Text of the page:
How do you solve the inequality: #x^2 - 3x + 2 > 0#?

2 Answers
Aug 28, 2015

Answer:

#x in (-oo, 1) uu (2, + oo)#

Explanation:

You can make take the quadratic and make it equal to zero in order to find its roots. This will help you determine the intervals for which it will be greater than zero.

So, for

#x^2 - 3x + 2 = 0#

use the quadratic formula to find

#x_(1,2) = (-(-3) +- sqrt((3-^2 - 4 * 1 * 2)))/(2 * 1)#

#x_(1,2) = (3 +- sqrt(1))/2#

#x_(1,2) = (3 +- 1)/2 = {(x_1 = (3 + 1)/2 = 2), (x_2 = (3-1)/2 = 1) :}#

For a general form quadratic equation

#color(blue)(ax^2 + bx + c = 0)#

you can rewrite it using its roots by using the formula

#color(blue)(a(x-x_1)(x-x_2) = 0)#

In your case, you have

#(x-2)(x-1) = 0#

Now you need to find the values of #x# that will make this greater than zero

#(x-2)(x-1) > 0#

In order for the left-hand side of this inequality to be positive, you need both terms, #(x-2)# and #(x-1)# to either be both positive or both negative.

For any value of #x>2# you will get

#{(x-2>0), (x-1>0):} implies (x-2)(x-1)>0#

For any value of #x<1# you will get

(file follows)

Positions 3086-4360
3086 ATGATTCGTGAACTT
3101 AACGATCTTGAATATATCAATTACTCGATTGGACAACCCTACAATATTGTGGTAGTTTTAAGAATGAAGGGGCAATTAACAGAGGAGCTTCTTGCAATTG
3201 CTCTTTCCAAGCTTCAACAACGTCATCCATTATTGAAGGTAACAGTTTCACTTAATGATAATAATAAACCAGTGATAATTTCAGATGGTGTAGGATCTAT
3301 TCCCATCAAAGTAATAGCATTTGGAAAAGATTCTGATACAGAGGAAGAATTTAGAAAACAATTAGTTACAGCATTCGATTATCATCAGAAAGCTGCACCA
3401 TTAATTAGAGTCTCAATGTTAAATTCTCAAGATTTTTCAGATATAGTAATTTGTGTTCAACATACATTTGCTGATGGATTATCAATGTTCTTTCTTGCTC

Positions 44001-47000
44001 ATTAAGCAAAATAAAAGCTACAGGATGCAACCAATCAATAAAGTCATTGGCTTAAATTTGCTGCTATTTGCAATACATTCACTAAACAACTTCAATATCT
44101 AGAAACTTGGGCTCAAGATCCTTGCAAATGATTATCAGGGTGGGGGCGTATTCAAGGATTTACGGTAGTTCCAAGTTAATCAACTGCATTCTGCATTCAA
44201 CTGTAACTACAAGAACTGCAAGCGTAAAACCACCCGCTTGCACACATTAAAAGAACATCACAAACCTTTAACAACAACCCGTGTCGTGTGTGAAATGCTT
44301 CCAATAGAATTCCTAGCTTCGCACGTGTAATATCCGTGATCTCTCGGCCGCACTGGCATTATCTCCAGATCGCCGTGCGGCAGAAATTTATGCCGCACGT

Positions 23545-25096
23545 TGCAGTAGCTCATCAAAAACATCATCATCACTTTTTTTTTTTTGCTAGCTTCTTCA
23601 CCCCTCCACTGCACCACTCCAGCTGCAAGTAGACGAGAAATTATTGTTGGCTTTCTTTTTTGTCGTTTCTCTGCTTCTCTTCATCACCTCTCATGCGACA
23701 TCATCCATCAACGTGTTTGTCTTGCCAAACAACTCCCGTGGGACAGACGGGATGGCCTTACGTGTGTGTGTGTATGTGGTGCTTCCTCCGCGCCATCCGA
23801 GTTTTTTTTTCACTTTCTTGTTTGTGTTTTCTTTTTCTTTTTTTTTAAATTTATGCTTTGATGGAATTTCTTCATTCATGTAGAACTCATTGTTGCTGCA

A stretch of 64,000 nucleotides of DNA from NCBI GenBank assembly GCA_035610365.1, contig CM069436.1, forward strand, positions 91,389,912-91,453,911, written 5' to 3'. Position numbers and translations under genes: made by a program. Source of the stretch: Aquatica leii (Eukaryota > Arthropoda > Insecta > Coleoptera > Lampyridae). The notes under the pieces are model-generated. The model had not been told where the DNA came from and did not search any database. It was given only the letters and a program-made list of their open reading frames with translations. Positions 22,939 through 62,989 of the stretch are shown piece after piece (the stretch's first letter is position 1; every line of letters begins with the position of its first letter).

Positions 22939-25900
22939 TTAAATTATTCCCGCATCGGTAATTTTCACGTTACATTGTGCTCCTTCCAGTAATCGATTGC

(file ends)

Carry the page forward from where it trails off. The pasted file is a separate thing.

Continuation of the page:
#{(x - 2<0), (x-1<0) :} implies (x-2)(x-1)>0#

This means that your solution set will be #x in (-oo, 1) uu (2, +oo)#. Remember that #x=1# and #x=2# are not valid solutions for this inequality because they will make the left-hand side product equal to zero.

Aug 29, 2015

Answer:

Solve quadratic inequality: f(x) = x^2 - 3x + 2 > 0

Ans: (-infinity, 1) and (2, +infinity)

Explanation:

First solve f(x) = x^2 - 3x + 2 = 0
Since (a + b + c = 0), use the Shortcut. The 2 real roots are x = 1 and x = c/a = 2.
Use the algebraic method to solve f(x) > 0. Since a > 0, the parabola opens upward. Inside the interval (1, 2), f(x) is negative. Outside the interval (1, 2), f(x) is positive.
Answer by open intervals: (-infinity, 1) and (2, +infinity)
graph{x^2 - 3x + 2 [-10, 10, -5, 5]}